Anomaly detection is critical in many scientific and engineering fields ranging from identifying signatures of new cyberattacks to detecting seizures in EEG medical time series data sets. However, although previous research offers a plethora of anomaly detection algorithms, effective anomaly detection remains challenging for domain experts due because it involves a tedious manual tuning process. Specifically, users have to first hand-craft features to prepare the data, then determine which among many algorithms may be best suited for their particular task, and finally set parameters to assure the chosen algorithm performs well. This is challenging, because domain experts often lack sufficient understanding of specific detection algorithms and of machine learning in general. This project addresses this wide-spread problem by developing a robust self-tuning anomaly detection cyber-infrastructure called Self-Tuning ANomaly Detection service (STAND). STAND enables scientists and engineers who have little understanding about anomaly detection techniques to effectively make use of them. It supports a rich variety of disciplines, including but not limited to Medicine/Biology, Mechanical Engineering, and Cyber Security, all of which face data challenges requiring effective anomaly detection. The broader impacts of this project include societal and economy benefits due to combating fraud, detecting diseases, and effectively identifying device failures.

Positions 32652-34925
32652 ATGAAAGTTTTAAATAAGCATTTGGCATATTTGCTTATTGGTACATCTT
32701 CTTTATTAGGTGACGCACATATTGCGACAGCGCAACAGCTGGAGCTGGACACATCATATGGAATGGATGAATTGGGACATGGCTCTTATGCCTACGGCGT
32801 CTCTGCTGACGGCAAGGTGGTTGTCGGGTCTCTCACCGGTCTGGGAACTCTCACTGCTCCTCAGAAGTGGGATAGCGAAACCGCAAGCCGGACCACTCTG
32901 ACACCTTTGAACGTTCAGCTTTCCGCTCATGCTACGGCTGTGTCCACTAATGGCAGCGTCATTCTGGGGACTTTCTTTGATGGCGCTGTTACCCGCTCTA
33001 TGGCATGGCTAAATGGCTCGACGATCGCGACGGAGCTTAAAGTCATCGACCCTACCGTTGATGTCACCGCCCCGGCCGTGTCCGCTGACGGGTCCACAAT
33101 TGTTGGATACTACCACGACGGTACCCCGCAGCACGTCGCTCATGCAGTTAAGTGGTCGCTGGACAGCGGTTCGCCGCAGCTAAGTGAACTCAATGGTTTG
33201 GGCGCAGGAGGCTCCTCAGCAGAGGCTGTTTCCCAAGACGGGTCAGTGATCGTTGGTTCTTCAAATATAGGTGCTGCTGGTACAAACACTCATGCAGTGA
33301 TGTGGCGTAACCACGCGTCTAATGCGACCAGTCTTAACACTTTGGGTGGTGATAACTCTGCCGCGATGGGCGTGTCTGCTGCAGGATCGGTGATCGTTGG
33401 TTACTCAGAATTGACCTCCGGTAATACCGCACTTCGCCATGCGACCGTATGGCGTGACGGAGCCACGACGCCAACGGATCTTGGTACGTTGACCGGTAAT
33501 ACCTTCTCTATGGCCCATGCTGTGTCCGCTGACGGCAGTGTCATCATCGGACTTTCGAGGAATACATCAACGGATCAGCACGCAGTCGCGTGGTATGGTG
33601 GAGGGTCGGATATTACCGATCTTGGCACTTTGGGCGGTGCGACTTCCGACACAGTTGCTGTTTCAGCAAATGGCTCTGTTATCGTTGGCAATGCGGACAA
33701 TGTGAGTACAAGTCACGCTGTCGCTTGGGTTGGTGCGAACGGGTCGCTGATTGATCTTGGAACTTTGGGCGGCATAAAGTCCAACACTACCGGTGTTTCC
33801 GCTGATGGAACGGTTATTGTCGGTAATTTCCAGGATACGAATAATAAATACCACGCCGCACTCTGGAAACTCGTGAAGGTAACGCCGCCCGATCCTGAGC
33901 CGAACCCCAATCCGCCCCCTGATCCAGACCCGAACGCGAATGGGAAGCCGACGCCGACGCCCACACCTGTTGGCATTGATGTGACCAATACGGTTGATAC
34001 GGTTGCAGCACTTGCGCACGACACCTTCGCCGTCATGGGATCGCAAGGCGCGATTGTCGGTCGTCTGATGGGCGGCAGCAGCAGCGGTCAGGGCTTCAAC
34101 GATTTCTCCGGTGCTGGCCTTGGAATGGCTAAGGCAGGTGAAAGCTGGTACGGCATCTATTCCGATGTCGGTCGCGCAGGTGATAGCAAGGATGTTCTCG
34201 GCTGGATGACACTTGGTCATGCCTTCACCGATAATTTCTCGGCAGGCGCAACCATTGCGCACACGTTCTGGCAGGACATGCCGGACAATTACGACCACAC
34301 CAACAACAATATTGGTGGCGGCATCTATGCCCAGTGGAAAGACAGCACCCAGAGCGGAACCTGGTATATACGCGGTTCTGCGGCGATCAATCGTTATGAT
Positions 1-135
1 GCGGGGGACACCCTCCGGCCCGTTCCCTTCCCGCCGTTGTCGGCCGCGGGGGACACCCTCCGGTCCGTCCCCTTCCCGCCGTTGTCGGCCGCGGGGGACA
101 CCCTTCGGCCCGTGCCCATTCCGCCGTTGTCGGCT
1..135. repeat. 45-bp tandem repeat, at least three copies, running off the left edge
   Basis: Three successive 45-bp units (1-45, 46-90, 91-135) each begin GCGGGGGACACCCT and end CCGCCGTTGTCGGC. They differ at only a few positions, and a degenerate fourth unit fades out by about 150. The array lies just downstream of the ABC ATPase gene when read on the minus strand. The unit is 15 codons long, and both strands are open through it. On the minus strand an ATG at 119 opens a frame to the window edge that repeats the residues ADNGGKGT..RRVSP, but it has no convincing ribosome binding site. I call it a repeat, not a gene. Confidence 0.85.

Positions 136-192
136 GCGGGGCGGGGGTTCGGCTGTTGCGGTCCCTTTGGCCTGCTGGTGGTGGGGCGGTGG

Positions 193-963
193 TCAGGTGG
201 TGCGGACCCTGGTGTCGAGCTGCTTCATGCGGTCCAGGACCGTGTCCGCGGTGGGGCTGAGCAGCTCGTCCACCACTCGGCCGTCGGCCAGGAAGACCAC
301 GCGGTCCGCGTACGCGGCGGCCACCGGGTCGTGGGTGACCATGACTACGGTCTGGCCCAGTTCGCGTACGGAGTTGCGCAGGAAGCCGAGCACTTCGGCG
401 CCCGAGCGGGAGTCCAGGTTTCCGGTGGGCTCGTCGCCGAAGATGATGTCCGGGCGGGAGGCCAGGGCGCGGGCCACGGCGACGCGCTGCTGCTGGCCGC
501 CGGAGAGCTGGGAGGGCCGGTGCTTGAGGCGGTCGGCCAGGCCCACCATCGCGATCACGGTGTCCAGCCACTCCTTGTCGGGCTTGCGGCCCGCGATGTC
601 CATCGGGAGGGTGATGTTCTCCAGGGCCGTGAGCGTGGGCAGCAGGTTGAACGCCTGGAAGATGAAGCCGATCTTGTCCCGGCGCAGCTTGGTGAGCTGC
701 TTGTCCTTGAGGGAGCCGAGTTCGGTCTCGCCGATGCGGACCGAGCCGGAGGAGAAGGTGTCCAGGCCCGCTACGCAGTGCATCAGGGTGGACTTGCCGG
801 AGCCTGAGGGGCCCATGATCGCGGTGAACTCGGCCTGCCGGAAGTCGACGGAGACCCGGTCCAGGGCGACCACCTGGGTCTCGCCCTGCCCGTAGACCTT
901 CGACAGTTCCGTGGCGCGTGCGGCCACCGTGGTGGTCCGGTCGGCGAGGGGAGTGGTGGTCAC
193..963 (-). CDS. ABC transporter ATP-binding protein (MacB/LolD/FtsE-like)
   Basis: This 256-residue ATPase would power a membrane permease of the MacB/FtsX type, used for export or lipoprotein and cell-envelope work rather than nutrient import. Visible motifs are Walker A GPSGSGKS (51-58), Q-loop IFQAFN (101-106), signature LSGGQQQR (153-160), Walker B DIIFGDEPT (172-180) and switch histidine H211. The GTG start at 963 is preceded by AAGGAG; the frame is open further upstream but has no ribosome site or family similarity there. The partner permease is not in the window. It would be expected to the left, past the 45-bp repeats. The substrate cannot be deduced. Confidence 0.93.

STAND uses a transformative new approach towards achieving self-tuning anomaly detection. As a first step, STAND automatically tests a range of unsupervised anomaly techniques on a given data set. It then extracts knowledge from these combined detection results to reliably capture the difference between anomalies and normal data. Thereafter, it uses this knowledge to train an anomaly classifier to classify anomalies with accuracy higher than what is achievable by the standard process of thorough manual tuning. This results in a domain-specific anomaly classifier that is ready to be deployed. STAND is general in that it can be applied across of a range of data types and domains. It encompasses components to help ingest and model common data types. It is extensible, allowing developers to plug in new anomaly algorithms with ease. Lastly, it is adaptable, by allowing users to steer the anomaly detection process through feedback based on their domain expertise.
We are thankful for the support from NSF for this Outlier Discovery research project.